vSphere for Dummies

Discussion in 'Technology' started by bfun, Apr 22, 2016.

  1. The question is probably directed at Grim. I'm using vSphere for the first time. I have several VMs already built on the system. They're currently using the local drives in the server blades. I'm getting access to a SAN and I need to move everything that was built on those drives over to that. I'm guessing I'll create a new datastore for the SAN but after that can I copy the system from the drives datastore to that datastore?
  2. Yes you can.

    Once you've setup the datastore just right click the VM and choose migrate, you'll then get the option to move the host, the storage or both. Just do the storage.

    Depending on which license for ESX you have will depend on whether or not you have vmotion and can do it live. If not just shut the VM down. Vmotion is a godsend for maintenance, can move VMs live and be able to shut a server down to work on or update it.

    If you're going iSCSI and have multiple NICs on the vLan connected to the SAN set the multipathing to round robin. If you have multiple hosts that you want to be able to access the same VMs for redundancy/fail over then enable multiple iSCSI connections on the LUN/volume at the SAN.
  3. Sounds about right.
  4. I always suspected the IT guys at work didn't really know what they were doing in certain situations, and this confirms it.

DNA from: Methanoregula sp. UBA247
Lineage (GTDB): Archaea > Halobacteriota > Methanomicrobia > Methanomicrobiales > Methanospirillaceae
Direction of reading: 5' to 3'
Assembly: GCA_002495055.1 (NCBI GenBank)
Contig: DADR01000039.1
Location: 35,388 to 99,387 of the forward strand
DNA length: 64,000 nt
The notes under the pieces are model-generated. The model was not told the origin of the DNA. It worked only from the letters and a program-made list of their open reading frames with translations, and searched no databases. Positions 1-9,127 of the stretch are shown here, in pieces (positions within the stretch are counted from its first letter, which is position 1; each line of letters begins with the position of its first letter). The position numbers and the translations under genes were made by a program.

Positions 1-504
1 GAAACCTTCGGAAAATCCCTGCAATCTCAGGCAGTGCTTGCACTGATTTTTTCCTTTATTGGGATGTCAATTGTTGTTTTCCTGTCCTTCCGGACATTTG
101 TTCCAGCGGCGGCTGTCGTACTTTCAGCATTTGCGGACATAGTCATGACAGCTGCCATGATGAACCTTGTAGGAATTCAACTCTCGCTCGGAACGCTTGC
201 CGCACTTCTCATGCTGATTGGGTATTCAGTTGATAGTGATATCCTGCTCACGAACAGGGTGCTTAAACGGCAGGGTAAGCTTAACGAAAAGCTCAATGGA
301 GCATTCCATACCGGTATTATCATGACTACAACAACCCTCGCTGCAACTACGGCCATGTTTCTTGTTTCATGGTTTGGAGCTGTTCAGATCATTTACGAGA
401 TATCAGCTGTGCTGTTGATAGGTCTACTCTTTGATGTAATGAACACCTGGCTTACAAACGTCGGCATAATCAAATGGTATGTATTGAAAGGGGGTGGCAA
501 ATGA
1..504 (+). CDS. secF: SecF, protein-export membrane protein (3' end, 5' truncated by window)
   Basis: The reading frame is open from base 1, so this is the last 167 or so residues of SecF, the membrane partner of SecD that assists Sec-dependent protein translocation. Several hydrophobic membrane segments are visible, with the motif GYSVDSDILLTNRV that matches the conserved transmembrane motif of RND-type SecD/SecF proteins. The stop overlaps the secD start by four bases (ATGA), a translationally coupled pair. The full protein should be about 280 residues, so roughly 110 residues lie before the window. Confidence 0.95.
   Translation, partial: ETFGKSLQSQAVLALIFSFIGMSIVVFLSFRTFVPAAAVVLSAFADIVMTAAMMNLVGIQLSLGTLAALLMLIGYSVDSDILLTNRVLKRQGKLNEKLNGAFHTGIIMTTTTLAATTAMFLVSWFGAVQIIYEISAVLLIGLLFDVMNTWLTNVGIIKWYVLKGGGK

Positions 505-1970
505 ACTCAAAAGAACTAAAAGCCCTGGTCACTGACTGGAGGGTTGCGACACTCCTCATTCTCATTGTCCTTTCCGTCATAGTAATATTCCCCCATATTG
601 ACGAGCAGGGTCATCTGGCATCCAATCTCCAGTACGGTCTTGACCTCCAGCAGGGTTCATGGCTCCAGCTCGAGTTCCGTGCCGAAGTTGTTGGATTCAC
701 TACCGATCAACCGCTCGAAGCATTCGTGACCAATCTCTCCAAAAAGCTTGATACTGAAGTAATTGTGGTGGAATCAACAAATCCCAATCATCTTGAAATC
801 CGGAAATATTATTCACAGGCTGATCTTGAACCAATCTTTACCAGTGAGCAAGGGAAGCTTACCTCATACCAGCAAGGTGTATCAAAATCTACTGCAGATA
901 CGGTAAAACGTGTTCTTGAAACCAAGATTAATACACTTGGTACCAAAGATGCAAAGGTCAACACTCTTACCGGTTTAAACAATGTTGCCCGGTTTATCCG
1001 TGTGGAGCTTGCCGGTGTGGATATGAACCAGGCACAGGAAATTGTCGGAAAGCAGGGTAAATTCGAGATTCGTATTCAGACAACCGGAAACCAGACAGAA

5. Why what have they done or not done?
  6. One example: project servers. They always reach maximum capacity at a certain time of the year, but IT never bothers to have a system in place for freeing up space before it becomes an issue. They just wait until people tell them that files can't be saved or copied anymore, then jury-rig a temporary solution that doesn't work very well for about a week. Happens every year. It's almost like they don't even know how to check the remaining disk space on a daily basis.
  7. Well if it's anything like my situation we rent the storage from a data center. It's expensive as hell so we don't order extra space. We also only make one payment a year. So even thought I might be able to spend $5000 in October it's almost impossible to get even $5 for the SAN any other time. It's a total pain.
  8. SANs are expensive in general, our last Dell Equallogic with 24 x 600GB drives was £14,000. That is including Dells 4hr gold support though.

    Everything in corperate IT is expensive these days. This week I've spent £10,500 on new AIOs for staff, £2,700 on next years VMware support agreement and £12,500 on a new module for our CRM system.

    The only thing we have farmed out is exchange. Everyone wants access to email everywhere these days and it was more cost effective to rent exchange and let someone else deal with security. We do have cloud storage for our Veeam backups too but we also keep a copy at 2 sites and on tape each day. Can never be too careful!